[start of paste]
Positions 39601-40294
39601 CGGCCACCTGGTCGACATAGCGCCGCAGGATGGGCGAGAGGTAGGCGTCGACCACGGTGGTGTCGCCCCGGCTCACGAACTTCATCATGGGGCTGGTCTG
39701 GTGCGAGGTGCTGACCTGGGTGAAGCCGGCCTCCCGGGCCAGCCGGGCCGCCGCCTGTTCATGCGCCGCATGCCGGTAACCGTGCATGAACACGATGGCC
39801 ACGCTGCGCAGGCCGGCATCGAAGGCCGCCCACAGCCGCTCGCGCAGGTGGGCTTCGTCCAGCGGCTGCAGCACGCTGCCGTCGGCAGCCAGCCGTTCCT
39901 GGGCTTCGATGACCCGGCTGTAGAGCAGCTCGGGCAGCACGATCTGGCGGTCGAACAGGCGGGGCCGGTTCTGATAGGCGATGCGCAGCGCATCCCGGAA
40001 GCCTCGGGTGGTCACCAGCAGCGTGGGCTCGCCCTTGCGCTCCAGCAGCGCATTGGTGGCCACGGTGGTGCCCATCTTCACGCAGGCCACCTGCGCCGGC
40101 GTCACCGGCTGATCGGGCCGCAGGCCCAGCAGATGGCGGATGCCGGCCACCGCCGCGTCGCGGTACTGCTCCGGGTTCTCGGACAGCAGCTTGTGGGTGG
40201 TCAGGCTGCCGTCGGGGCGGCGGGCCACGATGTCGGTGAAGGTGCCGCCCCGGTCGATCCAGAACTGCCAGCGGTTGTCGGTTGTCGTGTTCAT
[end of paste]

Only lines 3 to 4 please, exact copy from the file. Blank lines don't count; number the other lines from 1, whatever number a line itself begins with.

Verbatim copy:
39701 GTGCGAGGTGCTGACCTGGGTGAAGCCGGCCTCCCGGGCCAGCCGGGCCGCCGCCTGTTCATGCGCCGCATGCCGGTAACCGTGCATGAACACGATGGCC
39801 ACGCTGCGCAGGCCGGCATCGAAGGCCGCCCACAGCCGCTCGCGCAGGTGGGCTTCGTCCAGCGGCTGCAGCACGCTGCCGTCGGCAGCCAGCCGTTCCT